BookMarks collects "Every Women's Prize for Fiction Winner of the 21st Century."

ElectricLit showcases "7 Poetry Collections by Muslim Writers."

Briefly Noted

The Neukom Institute Literary Arts Awards Announces 2019 shortlist.

Searching for Sylvie Lee by Jean Kwok (William Morrow) is the Belletrist book for June.

Bustle's June book club pick is Ash by Malinda Lo (Little, Brown Books for Young Readers).

USA Today features Naturally Tan: A Memoir by Tan France (St. Martin's Press: Macmillan).

HuffPost spotlights Tim Murphy, Correspondents (Grove Press).

Bustle showcases This Is 18 by Jessica Bennett, New York Times (Amulet: Abrams) and Home Remedies: Stories by Xuan Juliana Wang (Hogarth: Random House).

USA Today features Randy Travis and his memoir, Forever and Ever, Amen: A Memoir of Music, Faith, and Braving the Storms of Life (Thomas Nelson: Harper).

Vulture profiles Kristen Arnett, Mostly Dead Things (Tin House Books: W.W. Norton) also, Pam Grossman, Waking the Witch: Reflections on Women, Magic, and Power (Gallery Books: S. & S.; LJ starred review). Vulture calls her "the Terry Gross of Witches."

Paste spotlights Amanda Montell, Wordslut: A Feminist Guide to Taking Back the English Language (Harper Wave).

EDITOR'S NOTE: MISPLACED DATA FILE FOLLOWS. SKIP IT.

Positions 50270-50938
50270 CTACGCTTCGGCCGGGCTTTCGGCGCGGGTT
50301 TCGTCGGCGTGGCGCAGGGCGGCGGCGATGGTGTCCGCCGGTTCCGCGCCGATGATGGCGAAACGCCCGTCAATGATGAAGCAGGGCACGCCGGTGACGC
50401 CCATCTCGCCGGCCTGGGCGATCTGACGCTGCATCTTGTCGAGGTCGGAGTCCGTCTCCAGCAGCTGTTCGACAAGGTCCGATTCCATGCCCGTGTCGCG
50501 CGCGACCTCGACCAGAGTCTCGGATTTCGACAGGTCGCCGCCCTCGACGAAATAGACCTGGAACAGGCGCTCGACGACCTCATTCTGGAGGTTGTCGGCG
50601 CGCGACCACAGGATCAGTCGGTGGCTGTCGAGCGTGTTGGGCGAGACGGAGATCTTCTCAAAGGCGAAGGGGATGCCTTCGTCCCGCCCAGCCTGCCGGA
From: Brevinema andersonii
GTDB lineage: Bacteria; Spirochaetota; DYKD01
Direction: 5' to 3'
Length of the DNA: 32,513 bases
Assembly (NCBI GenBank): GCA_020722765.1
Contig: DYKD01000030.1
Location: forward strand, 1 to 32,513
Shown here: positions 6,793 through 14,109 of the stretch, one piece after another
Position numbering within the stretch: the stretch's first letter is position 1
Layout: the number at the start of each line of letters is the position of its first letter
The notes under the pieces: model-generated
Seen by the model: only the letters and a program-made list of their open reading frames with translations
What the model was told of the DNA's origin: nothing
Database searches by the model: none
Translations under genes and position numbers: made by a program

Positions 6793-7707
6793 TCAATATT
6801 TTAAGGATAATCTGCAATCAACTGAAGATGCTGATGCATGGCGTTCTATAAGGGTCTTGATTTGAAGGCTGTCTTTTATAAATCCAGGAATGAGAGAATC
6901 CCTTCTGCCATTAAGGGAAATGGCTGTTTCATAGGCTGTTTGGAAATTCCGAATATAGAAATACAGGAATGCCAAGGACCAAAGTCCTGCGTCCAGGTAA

The Atlantic profiles Ocean Vuong, On Earth We're Briefly Gorgeous (Penguin; LJ starred review). Vanity Fair has an interview.

Deadline Hollywood showcases comics writer Ed Brubaker and artist Sean Phillips.

Wired considers Fall; or, Dodge in Hell by Neal Stephenson (William Morrow: Harper; LJ starred reviewed), as does Slate.

NPR interviews Amber Scorah, Leaving the Witness: Exiting a Religion and Finding a Life (Viking: Penguin).

BookMarks interviews Annie Bostrom of Booklist.

The Intelligencer interviews Michael Wolff. The L.A. Times features Wolff as well.

In forthcoming books, USA Today writes about Elbow Grease vs. Motozilla by John Cena, illustrated by Howard McWilliam (Random House Books for Young Readers).

The NYT writes about a publisher's attempts in Hong Kong to "Document Tiananmen's Carnage."

The Washington Post writes about long subtitles.

The NYT reports that Jane Eyre is now a ballet.

Authors On Air

PBS NewsHour interviews William H. McRaven, Sea Stories: My Life in Special Operations (Grand Central: Hachette) and also features author and illustrator Tony DiTerlizzi.

Deadline Hollywood reports that film rights have sold for Richard Brautigan’s The Hawkline Monster. Also, Jurassic World, the animated series, heads to Netflix.

Town & Country has first photo images from Belgravia.

The Rook gets a trailer.

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Neal Wyatt


Neal Wyatt is LJ’s readers’ advisory columnist, contributing The Reader’s Shelf, Book Pulse, and Wyatt’s World columns. She is the coauthor of The Readers’ Advisory Guide to Genre Fiction, 3d ed. (ALA Editions, 2019). Contact her at nwyatt@mediasourceinc.com